Driving Change in Manufacturing & Logistics: Bots & Apps
It took 46 years for a quarter of the United States population to use electricity. It only took seven years to reach the same usage of the internet.
Why is that?
The adoption rate for new technology has steadily accelerated over the years (as shown below) and it’s only speeding up as the current generation adopts technology quicker than any other in history. It’s worth wondering if this trend will continue as technological advancements like big data and bots and apps look to transform the supply chain.
Apps are still widely considered consumer tools and not industrial ones. But even in a consumer capacity, apps still have a ways to go. According to a 2015 study by comScore, Inc, more than 80% of app usage was across only three apps, despite the Apple AppStore having well over two million apps available. As PC sales continue to decline year-over-year, replaced by surging tablet and smart phone sales, the importance of apps will increase dramatically. Yet, businesses haven’t followed suit. Very few of us use apps at work to request vacation days, monitor our KPI’s, let alone manage our supply chain, manufacturing and commercial activities. With the rise of tablets and smart phones, companies that develop software should be building first for mobile devices and secondly for PCs – a stark reversal from years past.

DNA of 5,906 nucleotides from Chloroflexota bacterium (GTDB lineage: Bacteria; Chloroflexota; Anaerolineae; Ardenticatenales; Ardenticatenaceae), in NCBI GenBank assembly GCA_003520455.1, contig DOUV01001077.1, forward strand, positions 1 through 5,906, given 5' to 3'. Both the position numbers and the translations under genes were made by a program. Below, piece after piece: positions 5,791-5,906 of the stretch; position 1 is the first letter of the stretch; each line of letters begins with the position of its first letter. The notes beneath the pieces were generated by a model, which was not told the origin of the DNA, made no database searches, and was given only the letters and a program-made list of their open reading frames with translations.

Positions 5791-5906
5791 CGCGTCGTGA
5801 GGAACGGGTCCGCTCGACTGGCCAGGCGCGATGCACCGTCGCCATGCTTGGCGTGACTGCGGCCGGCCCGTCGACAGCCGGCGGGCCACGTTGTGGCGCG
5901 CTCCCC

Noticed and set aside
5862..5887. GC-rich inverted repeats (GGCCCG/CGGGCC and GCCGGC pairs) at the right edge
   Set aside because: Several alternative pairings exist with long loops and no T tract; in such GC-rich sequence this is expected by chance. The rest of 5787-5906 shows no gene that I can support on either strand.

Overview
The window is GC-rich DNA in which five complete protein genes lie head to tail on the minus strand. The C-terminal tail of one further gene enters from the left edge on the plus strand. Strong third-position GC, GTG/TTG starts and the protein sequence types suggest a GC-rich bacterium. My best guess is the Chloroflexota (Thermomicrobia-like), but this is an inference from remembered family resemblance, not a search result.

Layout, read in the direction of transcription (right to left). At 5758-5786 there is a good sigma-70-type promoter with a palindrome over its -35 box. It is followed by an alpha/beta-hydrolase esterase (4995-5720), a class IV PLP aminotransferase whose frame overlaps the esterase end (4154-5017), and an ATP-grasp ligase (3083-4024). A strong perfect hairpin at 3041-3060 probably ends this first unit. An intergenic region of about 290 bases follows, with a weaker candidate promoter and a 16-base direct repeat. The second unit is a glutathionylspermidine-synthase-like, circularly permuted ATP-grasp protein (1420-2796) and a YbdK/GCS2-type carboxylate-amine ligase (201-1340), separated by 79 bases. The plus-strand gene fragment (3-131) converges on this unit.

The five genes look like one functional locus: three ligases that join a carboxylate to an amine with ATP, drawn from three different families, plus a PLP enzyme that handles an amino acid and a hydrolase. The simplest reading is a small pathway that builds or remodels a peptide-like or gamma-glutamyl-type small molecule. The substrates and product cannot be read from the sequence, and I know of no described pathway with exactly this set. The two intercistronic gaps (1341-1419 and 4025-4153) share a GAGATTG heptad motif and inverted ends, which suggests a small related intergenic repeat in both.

Bots are the natural extension of apps and big data. Bots are automated tasks that are triggered by a specific event or changes in data around them. Common utilizations of bots are visible on many websites today, recognizable in the forms of pop-ups soliciting feedback to help improve the site or by way of live chat agents asking “How can I help?” Live chat bots in particular utilize massive amounts of data. These bots take consumer data and try to answer user questions by using depositories of question and answer banks. If these bots get stuck, they hand the consumer off to a human. However, they are still working in the background and learn from how the human and consumer interact so that they can add the correct response to the question and answer bank, meaning that over time these bots become self-learning.
Self-learning bots, such as these, are important within the supply chain, particularly in contact centers. Traditional contact centers often refer to “butts in seats” to allude to the number of humans working on client communications, but the future is all about “bots in seats.” The value of bots and apps is not limited to the contact center, however. Real-time consumer ordering, manufacturing, and logistics processes are all being revolutionized by bots and apps, too. With these technological advancements businesses can anticipate and react to ERP, MRP, ordering patterns, load schedules, line balancing, real-time feedback, and system interaction in a way that has previously been unthinkable.
Find out how ModusLink is driving change in manufacturing and logistics in this webinar.
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